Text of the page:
Notes from Windward: #70


Bee Keeping at Windward

The queen bee of Alpha hive


      There were some big questions in my mind when I moved 3 hives here last fall. My main concern as a bee keeper was whether or not their are sufficient nectar sources for the bees to allow them to store away enough honey to make it through the cold winter dearth.

      It is important to remember that a hive needs to take care of its own needs before providing excess honey to harvest for our eating pleasure.

      The hives have done well here. Nosema (bee dysentery) and mites were not a problem. The challenges of feeding, swarming and queen loss presented the beekeepers with learning opportunities.

      In mid March the hives were offered sugar syrup. This feeding was done to supplement the early flower bloom. The syrup was used slowly by the bees. This slow consumption was an indicator that nectar sources were available. Maple is a common first flowering nectar source for bees in the early spring. There are a handful of large, prolifically flowering maple trees on a neighboring property. These Maples probably accounted for a significant quantity of the early spring nectar. The supplemental feeding was discontinued at the end of March.

Hive top feeders being employed on Alpha hive in March, 2010

      Capped queen cells were found in Alpha hive in early May. The hive was split in an attempt to prevent swarming. The hive swarmed despite our efforts. The swarm landed nearby on a low branch and was easily placed in a hive box.

Mary Lou and Lindsay "Hiving" the swarm from Alpha hive

      Alpha hive swarmed several more times and the swarms were not caught. Alpha became a small, weak hive and eventually was queenless. At the end of May we had one strong hive (Gamma) with lots of bees and a fertile queen. The other 3 hives were weak but growing.

Alpha hive swarm

      Hive inspections showed slow honey accumulations during late-spring/early-summer. This is evidence that there are not native populations of nectar producing plants at this time. Some plants that could be cultivated in our environment that produce nectar during this dearth include:

  • Borage (Borago officianalis), prolific nectar source, blooms spring-fall if given adequate water. we are already growing some Borage in several places.

  • Coltsfoot (Tussilago farfara) good early spring (March-April) nectar source, will grow in very poor soil, a may naturalize easily in some areas

  • Chamomile (Matricaria recutita) produces lots of flowers, blooms spring-summer, may naturalize easily

  • Corriander- potentially an early summer nectar source, smell apparently deters mites.

  • Echium (echium candicans), prolific nectar source, very drought and heat tolerant, may naturalize. self seeding annual in Mediterranean climates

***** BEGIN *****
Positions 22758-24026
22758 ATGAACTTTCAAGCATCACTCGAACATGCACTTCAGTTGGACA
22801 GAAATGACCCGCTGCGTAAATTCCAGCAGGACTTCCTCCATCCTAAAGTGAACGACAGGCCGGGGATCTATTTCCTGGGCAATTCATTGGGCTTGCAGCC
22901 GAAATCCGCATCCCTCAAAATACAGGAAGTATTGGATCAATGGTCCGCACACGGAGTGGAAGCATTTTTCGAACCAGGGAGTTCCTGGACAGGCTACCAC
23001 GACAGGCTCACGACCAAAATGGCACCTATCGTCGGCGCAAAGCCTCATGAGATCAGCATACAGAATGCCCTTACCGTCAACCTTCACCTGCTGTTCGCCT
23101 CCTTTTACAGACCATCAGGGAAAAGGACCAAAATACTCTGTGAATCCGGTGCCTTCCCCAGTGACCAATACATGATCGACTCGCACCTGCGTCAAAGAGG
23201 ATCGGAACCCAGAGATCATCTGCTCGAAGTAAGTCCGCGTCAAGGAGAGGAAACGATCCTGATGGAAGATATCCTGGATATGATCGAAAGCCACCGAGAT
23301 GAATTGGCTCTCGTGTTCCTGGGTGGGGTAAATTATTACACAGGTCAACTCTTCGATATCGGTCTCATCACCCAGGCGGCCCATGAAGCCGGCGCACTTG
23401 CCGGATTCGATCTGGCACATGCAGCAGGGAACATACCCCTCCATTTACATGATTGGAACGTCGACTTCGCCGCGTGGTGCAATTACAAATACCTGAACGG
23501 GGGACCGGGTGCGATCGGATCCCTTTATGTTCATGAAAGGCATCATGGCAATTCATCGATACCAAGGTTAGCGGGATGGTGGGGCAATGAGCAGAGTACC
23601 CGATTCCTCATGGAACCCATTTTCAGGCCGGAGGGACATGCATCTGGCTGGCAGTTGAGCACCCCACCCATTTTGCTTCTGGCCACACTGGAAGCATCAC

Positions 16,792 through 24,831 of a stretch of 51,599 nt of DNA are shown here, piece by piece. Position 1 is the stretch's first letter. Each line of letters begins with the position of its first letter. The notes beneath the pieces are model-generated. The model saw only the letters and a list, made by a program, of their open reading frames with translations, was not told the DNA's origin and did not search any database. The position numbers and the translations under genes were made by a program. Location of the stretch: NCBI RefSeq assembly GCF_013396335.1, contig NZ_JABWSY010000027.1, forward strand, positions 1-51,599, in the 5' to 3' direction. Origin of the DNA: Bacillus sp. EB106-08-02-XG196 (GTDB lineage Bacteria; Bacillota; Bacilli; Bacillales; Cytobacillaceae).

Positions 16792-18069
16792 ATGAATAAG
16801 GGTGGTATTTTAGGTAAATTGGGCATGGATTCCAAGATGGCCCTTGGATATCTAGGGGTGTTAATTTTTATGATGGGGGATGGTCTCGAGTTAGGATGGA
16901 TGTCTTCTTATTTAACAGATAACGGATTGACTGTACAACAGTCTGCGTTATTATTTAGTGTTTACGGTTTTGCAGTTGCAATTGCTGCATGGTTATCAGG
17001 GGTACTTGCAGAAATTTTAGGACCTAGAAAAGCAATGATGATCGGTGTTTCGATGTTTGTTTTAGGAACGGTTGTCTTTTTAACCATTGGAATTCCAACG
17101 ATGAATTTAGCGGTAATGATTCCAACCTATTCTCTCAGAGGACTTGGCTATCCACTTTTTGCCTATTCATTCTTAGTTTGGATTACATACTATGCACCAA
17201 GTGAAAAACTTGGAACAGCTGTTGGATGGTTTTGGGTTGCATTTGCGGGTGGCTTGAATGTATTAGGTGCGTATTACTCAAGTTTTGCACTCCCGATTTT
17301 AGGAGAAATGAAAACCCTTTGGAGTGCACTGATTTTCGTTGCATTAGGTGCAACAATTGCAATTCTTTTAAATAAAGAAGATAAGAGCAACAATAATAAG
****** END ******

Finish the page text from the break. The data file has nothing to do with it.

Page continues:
At the end of June honey storage increased rapidly coinciding with the bloom of a large black locust tree. Gamma hive was able to store a large amount of honey. The 3 small hives had fewer bees and were slower bringing in the nectar. I was concerned about the survival of the weak hives and combined the 2 smallest hives to form a stronger one - Beta.

     Honey production continued at a slower rate into August. In mid August the hives had honey stored for winter in the brood boxes and some excess honey.

     The excess provided us with a fun, sticky yummy honey harvest.

Opalyn holding a frame loaded
with capped honey

     At end of August honey supplies in the hives were decreasing. Feeding with sugar syrup was hive top feeders was started. This is evidence that there is a natural shortage of nectar at this time of year. Some plants that could be established on the property to provide nectar from august through the fall include,

  • California buckwheat, (Eriogonum fascicularis) Evergreen, Very drought resistant; long summer bloomer

  • anise hyssop (Agastache foeniculum) related to mint, blooms for 1-2 months from mid to late summer

  • sagebrush (Artemesia spp.)

     Coinciding with the decreasing honey supplies, clusters of bees around the hives, aggressive and loud buzzing bees in the bee yard all suggested that robbing was occurring. The "Robbers" may be from a neighbors hives, or from feral colonies created by repeated swarms of Alpha hive.

     The feeders were removed from the hives and placed in a site away from the bee yards. Many bees were feeding there, eating 2 gallons of sugar syrup a day! That is not a sustainable rate of syrup consumption.

     Robbing occurs during a nectar dearth (shortage). Adding hive-top feeders may have encouraged this activity. Entrance reducers were placed on the hives. this will allow the bees in the colony to better guard the entrances and protect the hives. Hopefully when I stop the feeding, robbing will not recur.

     In conclusion, I believe sustainable bee keeping is possible at Windward. The bees have proven that there's a large nectar source here durring parts of the year. Additional nectar sources will be available in the years to come, as we continue to increase and diversity the nectar sources of native and naturalized plants on site. Hopefully, we will be able to establish a seasonal cycle of nectary plants to prevent the kinds of nectar dearths the bees now experience.

Notes From Windward - Index - Vol. 70